When the October wildfire crept its way up a mountainside toward his Anaheim Hills home, Saeed Yazdianpour took his garden hose and tried to battle the blaze. No matter how much water he sprayed at the orange flames, the wildfire kept growing, eating the vegetation, spreading and consuming everything in its path.
Yazdianpour said as the fire grew closer, he dropped the hose, ran inside and called firefighters. His roof caught fire.
Firefighters rushed upstairs and managed to quickly knock down what could have been a disastrous fire, but water they used ended up pouring down into the second-floor master bedroom and flooding the first floor.
On a recent Friday, Yazdianpour, 57, stood on the second floor of his bare home, thankful that firefighters were able to save his home but now daunted by the process of rebuilding.
“We’re hoping maybe another four more months before we can move back in, but every time my contractor comes here he finds something else wrong,” Yazdianpour said inside what was his master bedroom.
With the wooden frames exposed, termites have begun eating the wood. He looked up at a black charred area on the ceiling that caught fire and pointed at a nearby wooden beam that might need to be replaced.
“He told me he needs to contact my insurance again and I might need to call them. There’s a lot of back and forth. I’m probably going to fumigate my house too,” Yazdianpour said, dreading the phone calls to come.
“This is the most stressful time,” said Brian Stanley, a neighbor whose home was one of 58 that burned down during the Freeway Complex Fire in Anaheim Hills in 2008 and who has been advising Yardianpour during his rebuilding effort. “You really have to fight insurance to get what you want.”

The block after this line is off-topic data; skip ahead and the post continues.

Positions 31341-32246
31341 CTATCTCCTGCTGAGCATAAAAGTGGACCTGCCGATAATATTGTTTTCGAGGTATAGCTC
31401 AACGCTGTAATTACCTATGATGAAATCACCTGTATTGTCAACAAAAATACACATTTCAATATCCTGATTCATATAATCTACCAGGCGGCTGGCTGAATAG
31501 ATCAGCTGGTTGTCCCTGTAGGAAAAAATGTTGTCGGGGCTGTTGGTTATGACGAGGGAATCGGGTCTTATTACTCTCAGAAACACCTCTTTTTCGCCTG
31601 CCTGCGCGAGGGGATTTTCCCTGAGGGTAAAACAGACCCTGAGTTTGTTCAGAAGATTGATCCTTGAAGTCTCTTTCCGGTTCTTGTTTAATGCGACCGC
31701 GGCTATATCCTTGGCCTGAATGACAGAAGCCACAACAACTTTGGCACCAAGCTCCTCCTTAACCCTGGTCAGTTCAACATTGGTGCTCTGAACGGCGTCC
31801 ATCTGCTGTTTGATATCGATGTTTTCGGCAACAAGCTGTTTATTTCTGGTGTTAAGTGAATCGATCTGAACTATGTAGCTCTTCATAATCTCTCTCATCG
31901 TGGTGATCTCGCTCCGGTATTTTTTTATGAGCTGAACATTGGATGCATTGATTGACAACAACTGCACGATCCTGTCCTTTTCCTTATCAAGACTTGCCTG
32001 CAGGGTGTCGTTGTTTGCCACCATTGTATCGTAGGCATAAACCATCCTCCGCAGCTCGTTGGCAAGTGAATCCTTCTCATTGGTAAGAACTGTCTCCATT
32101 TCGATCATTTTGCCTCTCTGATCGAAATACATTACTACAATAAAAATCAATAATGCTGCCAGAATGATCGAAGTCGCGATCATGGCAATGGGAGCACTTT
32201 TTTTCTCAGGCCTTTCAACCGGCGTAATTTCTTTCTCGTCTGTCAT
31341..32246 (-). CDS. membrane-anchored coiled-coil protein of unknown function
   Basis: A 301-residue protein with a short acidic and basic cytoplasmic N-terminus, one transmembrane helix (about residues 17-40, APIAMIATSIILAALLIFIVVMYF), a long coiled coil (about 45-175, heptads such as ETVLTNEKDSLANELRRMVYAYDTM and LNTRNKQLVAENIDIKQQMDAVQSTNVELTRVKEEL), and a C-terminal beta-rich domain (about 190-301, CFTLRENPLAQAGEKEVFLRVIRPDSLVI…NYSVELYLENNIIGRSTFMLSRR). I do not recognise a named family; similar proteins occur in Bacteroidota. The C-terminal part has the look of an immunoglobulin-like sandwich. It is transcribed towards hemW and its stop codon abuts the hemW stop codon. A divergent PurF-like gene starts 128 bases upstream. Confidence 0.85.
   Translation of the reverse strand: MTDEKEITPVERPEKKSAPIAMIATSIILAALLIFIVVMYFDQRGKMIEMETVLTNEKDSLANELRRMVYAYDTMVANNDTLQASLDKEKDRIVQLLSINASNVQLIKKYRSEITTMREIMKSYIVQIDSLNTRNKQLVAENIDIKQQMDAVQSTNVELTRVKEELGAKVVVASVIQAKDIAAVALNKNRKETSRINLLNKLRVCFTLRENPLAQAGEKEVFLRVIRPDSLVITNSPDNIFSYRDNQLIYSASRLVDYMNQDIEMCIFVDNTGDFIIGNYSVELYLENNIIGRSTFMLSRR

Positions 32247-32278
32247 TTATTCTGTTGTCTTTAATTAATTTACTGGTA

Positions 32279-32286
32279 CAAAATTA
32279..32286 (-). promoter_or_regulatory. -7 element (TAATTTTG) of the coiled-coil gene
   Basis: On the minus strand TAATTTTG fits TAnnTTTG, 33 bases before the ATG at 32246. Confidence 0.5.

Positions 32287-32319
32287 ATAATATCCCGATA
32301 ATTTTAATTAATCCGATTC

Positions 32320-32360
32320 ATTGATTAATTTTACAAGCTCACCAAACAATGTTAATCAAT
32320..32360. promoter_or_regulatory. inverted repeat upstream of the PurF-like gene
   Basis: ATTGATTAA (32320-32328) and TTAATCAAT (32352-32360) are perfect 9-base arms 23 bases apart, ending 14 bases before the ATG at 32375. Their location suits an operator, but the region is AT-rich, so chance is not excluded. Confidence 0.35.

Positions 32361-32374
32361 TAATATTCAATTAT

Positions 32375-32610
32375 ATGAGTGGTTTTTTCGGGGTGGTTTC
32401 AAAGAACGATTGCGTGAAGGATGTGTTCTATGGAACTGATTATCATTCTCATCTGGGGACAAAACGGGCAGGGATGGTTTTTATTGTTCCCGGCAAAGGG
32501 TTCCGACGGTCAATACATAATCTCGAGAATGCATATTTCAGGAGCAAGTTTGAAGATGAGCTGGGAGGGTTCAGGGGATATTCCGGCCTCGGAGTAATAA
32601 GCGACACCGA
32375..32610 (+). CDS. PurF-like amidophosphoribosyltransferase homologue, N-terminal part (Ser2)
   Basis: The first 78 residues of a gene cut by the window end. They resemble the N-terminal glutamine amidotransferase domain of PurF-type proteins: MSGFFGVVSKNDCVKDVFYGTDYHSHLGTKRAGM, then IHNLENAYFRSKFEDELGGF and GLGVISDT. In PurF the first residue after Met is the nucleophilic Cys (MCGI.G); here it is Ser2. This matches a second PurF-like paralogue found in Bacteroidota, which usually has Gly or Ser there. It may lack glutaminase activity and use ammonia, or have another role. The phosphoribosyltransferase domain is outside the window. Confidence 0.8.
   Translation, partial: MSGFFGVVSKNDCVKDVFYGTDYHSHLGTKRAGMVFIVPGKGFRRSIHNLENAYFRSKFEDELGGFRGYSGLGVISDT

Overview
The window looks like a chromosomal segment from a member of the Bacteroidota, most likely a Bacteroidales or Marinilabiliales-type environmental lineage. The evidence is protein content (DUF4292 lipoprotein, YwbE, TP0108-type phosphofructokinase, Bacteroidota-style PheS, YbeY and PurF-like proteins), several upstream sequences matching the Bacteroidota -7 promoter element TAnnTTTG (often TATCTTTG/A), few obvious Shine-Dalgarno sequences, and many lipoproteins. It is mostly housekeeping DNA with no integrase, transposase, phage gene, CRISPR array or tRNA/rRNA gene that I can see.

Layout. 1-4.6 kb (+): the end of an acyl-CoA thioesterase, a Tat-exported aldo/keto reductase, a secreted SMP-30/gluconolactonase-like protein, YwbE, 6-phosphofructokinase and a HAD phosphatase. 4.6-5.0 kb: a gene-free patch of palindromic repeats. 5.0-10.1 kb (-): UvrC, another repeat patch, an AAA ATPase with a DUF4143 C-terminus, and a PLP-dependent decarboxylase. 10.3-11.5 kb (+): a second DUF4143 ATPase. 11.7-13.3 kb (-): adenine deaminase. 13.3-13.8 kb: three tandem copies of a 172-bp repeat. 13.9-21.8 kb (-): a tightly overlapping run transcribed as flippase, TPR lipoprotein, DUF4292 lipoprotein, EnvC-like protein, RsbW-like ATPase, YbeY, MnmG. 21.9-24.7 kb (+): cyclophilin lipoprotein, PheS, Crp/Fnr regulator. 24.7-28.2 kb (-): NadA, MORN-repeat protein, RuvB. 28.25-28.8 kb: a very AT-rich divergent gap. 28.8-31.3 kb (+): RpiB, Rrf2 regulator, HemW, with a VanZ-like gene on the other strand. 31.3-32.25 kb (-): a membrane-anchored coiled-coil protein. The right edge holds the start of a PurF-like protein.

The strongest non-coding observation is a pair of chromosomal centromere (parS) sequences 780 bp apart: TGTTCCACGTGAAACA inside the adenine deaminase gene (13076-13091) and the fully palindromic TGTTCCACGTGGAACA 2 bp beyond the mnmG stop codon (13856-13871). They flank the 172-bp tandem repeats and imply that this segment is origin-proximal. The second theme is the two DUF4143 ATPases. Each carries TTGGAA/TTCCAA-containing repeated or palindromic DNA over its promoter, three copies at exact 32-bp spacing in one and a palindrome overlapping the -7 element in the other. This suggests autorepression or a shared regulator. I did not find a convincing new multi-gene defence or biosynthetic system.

California had its worst year on record for wildfires in 2017, with fires that burned in fire-prone Southern California and those that hit areas of Northern California often thought safe from such danger.
Now cities in heavy-hit areas are in the process of getting life back in order for residents and learning from the experience. In California, where many of the state’s communities face risk of wildfires, flooding from sea level rise or earthquakes, rebuilding is never in question. Homes will be rebuilt because the demand for housing is just too great and the supply too small.
But rebuilding takes time and a lot of effort.
At least eight wildfires scorched more than 300,000 acres of land and damaged or destroyed 32,000 homes, 4,300 businesses and more than 8,200 vehicles across Southern California from San Diego to Orange, Los Angeles and Ventura counties. In Northern California, a series of fires destroyed over 200,000 acres and 8,900 homes and property in October.
In January, the California Department of Insurance reported insurers had received nearly 45,000 insurance claims totaling nearly $12B in losses from the wildfires in October and December.
In Ventura County, where the massive Thomas Fire burned more than 280,000 acres and destroyed or damaged 1,300 homes, residents have yet to file a single permit application to rebuild a home, according to Ventura County spokesman Chris Stephens.
The county’s board of supervisors has taken action to waive some fees and established an expedited permit review and issuance process once residents are ready, he said.